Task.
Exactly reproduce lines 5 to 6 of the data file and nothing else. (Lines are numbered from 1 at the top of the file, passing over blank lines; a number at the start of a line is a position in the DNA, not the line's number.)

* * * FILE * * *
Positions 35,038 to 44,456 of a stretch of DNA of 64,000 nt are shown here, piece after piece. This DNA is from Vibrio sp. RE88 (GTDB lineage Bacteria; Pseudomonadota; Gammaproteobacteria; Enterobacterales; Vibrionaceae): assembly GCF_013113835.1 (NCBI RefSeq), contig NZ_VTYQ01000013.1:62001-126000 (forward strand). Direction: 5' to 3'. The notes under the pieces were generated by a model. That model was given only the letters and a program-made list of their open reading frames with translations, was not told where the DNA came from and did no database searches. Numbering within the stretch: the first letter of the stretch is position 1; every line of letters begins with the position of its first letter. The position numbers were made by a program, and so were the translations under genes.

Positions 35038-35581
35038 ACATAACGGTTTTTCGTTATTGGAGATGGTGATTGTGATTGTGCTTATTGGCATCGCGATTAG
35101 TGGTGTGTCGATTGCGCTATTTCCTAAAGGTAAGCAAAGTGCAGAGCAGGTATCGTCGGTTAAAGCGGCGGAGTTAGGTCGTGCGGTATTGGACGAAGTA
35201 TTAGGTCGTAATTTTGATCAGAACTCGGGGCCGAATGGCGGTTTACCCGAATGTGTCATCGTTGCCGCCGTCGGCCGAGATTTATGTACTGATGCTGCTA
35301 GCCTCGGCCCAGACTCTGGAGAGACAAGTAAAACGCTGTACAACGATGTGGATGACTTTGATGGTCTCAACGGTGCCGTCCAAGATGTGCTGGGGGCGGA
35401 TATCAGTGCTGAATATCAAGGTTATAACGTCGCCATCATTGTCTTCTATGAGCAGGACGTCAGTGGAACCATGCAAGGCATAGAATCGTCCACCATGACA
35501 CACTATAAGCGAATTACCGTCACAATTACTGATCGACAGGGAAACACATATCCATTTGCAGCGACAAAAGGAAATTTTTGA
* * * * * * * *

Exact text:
35201 TTAGGTCGTAATTTTGATCAGAACTCGGGGCCGAATGGCGGTTTACCCGAATGTGTCATCGTTGCCGCCGTCGGCCGAGATTTATGTACTGATGCTGCTA
35301 GCCTCGGCCCAGACTCTGGAGAGACAAGTAAAACGCTGTACAACGATGTGGATGACTTTGATGGTCTCAACGGTGCCGTCCAAGATGTGCTGGGGGCGGA